Who are the Libertarian alternatives to Trump? AP/Gage Skidmore

In the wake of Donald Trump becoming the presumptive Republican nominee for president, interest in third parties is growing. As Rare reported on Wednesday, the Libertarian Party has seen a spike in Google searches and membership applications. Senator Ben Sasse (R-Nebraska) has added his voice by calling for a third-party candidate on Facebook.

The Libertarian Party has three main candidates running for the nomination. The one most likely to win is former New Mexico Governor Gary Johnson, who became the Libertarian Party’s nominee for president after his Republican bid failed in 2012. Johnson received the party’s highest general election vote total yet that year, winning over 1.1 million votes.

Johnson has a very interesting background, which includes climbing Mount Everest and serving as CEO of Cannabis Sativa, Inc. But he is also charisma challenged at times, which is one reason his Republican bid never caught on. Johnson is probably the least libertarian of the three, as well, and might better be described as more of a moderate Republican than a libertarian.

Among his two most credible challengers, businessman John McAfee, original developer of the McAfee anti-virus software, is probably his toughest competition. McAfee has already selected his running mate, businessman and photographer Judd Weiss, and his campaign mainly focuses on civil liberties, Internet privacy, and cybersecurity. McAfee, too, has a colorful past.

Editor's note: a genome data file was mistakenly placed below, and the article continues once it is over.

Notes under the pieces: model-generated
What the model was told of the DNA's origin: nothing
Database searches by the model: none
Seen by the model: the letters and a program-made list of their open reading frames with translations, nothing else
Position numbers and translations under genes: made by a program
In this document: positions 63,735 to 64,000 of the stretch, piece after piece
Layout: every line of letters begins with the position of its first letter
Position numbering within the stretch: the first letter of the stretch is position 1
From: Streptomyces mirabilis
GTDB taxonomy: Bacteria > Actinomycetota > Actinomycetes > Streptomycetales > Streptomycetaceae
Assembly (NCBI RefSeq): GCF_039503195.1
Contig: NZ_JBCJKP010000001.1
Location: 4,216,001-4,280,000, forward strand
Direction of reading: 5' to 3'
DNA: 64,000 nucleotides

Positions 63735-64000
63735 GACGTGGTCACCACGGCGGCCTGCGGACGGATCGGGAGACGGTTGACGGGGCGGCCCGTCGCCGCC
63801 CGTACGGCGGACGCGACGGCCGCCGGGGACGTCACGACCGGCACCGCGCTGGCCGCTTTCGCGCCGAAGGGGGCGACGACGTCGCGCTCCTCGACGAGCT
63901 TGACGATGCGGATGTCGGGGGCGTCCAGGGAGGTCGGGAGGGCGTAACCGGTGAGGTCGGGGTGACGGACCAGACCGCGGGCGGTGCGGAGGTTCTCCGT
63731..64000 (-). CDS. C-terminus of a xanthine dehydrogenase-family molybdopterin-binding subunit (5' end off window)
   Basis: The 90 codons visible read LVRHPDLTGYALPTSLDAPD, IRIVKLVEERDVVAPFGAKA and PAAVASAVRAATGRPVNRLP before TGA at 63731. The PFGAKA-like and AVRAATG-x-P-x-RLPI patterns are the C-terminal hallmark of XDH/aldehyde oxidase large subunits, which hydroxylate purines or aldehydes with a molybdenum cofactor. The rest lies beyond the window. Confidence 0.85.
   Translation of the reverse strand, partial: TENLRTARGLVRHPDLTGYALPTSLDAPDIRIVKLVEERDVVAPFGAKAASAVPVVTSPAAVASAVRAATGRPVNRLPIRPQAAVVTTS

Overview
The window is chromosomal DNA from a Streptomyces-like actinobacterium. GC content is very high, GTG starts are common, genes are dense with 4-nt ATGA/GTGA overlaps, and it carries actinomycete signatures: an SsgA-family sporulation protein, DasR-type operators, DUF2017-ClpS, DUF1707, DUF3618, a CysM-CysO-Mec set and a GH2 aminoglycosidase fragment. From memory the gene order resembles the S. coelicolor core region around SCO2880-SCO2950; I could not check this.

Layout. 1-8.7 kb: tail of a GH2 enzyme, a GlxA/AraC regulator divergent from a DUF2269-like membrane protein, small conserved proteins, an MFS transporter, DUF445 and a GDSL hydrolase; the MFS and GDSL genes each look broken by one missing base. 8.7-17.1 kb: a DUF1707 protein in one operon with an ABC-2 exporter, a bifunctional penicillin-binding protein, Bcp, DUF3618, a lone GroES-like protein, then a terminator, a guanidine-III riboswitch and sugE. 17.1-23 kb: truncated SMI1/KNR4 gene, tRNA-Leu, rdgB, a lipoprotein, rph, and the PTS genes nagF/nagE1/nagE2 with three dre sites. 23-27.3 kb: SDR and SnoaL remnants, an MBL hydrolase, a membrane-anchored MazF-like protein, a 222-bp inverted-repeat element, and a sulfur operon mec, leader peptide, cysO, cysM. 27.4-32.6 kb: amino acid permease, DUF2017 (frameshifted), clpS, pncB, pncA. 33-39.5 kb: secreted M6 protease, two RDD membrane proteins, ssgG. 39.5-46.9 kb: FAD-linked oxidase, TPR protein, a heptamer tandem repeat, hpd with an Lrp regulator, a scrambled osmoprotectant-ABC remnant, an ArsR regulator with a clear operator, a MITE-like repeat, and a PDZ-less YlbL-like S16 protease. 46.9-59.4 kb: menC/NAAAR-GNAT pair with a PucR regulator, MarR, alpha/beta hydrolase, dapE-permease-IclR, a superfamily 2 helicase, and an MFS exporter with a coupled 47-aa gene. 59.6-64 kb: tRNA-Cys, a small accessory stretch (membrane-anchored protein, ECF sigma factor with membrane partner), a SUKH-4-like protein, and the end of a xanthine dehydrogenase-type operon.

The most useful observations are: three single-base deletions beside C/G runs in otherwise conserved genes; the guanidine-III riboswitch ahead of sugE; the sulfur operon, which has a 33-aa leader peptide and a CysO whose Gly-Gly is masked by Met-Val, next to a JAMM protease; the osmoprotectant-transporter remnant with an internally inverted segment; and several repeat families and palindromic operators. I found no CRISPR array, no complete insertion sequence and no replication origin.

Publisher Austin Petersen, who is running against Johnson and McAfee, has built a highly professional campaign and was one of the first to reach out to the #NeverTrump Republicans. But many libertarians are wary of Petersen’s more conservative leanings. Petersen would probably be the most natural fit for #NeverTrump Republicans looking for a home.

The Libertarian Party picks its presidential nominee at a national convention. Conservative Review’s Robert Eno had an excellent article on Wednesday describing the Libertarian presidential nomination process.

Here’s a brief summary of how it works. The LP national convention, convening in Orlando at the end of the month, is expected to draw 1,047 delegates, with 524 needed to win the party’s nomination assuming a full delegate count is represented. The delegates are chosen at state conventions across the country, and it takes the written support of 30 delegates to be considered for nomination.

For those looking to make a statement for conservative and libertarian principles, the Libertarian Party is probably the best bet. It’s too late to build a conservative third party from scratch, as the process to get on the ballot would have to start now. The first deadline is May 9th to get on the ballot in Texas, for example. Several states have a June deadline, and many have July deadlines. It would take an enormous amount of campaign infrastructure and funding to meet that timeframe.

The Libertarian Party, on the other hand, already has ballot access in most states and will likely have it in all 50 states and the District of Columbia. Plus, if they hit 5% in the national popular vote, they’ll be eligible to receive federal campaign funds, with some libertarians hoping that will grow their party and make it more relevant in American politics.

Given that many conservatives and libertarians are now homeless in a Republican Party ruled by Trumpism, that’s probably not a bad thing.

Kevin Boyd About the author:
Kevin Boyd is a general correspondent for The Hayride and an associate policy analyst at the R Street Institute. His work has been featured at IJ Review, The National Interest, Real Clear Policy, and the Washington Examiner. You can follow him on Twitter @kevinboyd1984
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